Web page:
An ad that really caught my attention recently was an ad for Delta Airlines. The ad was a picture of a couple on the beach—clearly a very desirable exotic tropical location. The headline said, “This is what laid back looks like” and then it mentioned, “Delta Airlines”. There wasn’t a picture of an airplane. It was a picture of the destination. It was a picture of the transformation that you can experience if you book a flight with Delta. Other airlines can take you to that exotic location, but the fact that Delta is painting that picture and is telling that story plants a seed in the reader’s mind, “Well, if I want to achieve that transformation, Delta is the one to take me there.” Now, most likely, you’re gonna go and start checking online to see which price is the most attractive to you, but nonetheless, it’s Delta that planted that hope. You’re associating that transformation with the brand of Delta.


An Idea For a Music School Advertisement 

I thought that could be a really great starting point for an ad for music lessons. What if you created an ad that says “This is what success looks like”, “This is what confidence looks like”, or “This is what achievement looks like”, and the picture is more than just a kid playing their instrument. Quick aside about using photographs of kids playing instruments. So many music schools use photographs of kids playing an instrument in their marketing and advertising. That’s great, but quite often the child is looking at their hands playing the instrument. They look really focused, and they’re concentrating.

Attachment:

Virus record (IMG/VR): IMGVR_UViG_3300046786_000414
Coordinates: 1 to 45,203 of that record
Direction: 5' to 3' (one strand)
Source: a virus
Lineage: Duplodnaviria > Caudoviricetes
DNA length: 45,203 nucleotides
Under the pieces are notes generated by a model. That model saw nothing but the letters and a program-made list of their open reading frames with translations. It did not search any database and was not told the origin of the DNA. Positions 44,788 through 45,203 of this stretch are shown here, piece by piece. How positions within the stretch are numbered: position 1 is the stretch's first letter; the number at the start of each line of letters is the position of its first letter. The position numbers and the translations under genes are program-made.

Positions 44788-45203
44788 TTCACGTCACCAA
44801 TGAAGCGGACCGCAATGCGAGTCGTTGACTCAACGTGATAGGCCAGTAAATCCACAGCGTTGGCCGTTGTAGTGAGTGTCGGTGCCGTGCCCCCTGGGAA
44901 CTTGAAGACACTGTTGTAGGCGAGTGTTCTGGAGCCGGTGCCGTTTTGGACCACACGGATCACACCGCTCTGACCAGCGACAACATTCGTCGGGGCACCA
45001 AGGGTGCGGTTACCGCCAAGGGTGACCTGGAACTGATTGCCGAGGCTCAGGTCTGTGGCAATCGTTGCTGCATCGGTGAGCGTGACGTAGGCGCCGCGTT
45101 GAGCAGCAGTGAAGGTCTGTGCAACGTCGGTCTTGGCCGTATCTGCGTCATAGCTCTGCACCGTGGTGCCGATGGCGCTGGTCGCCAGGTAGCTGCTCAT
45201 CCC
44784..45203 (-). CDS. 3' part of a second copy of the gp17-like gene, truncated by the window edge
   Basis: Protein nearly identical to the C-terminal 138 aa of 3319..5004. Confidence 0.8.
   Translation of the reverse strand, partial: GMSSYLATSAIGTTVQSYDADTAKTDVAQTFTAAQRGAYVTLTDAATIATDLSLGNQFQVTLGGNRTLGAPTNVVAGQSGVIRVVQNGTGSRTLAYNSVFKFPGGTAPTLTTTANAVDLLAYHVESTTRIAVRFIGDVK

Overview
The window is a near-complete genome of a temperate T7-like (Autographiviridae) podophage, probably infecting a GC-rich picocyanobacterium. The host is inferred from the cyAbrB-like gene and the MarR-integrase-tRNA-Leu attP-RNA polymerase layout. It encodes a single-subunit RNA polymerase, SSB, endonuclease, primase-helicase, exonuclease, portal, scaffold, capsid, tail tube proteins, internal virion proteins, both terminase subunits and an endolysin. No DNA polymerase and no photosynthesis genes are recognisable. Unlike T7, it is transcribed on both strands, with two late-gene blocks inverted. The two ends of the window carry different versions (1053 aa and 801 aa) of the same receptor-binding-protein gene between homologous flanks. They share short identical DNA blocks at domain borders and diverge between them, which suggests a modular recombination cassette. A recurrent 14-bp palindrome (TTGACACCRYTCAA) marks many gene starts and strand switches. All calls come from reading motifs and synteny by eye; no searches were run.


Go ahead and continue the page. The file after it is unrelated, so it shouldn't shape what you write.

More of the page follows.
That’s quite often what’s happening when you’re playing an instrument, but you can be so much more impactful if your image shows a kid laughing or looking into the camera and smiling because that’s really what the parent wants. They want their child to feel happy, to feel good about themselves while they’re playing an instrument. So let’s say you’ve got this ad you’re working on the headline is going to be “This is what success looks like”. It’s a picture of a kid. She’s got her violin she’s holding in one hand. In her other hand, she’s holding a bouquet of flowers, and her mom and dad have their arms around her, and they’re clearly all posing for a photograph that was taken right after a recital. That picture in itself could grab people’s attention, “Oh, what’s going on with these parents and this girl. I’m a parent, I want to have a moment like that. Like those parents are having in that photograph.”


Just like the couple on the beach and the Delta ad, I want to be on that beach, that exotic tropical location. “This is what success looks like”. Then, a sub-headline about music lessons, the name of your school, and your logo which is not front and center (you can put it in the upper left-hand corner down at the bottom).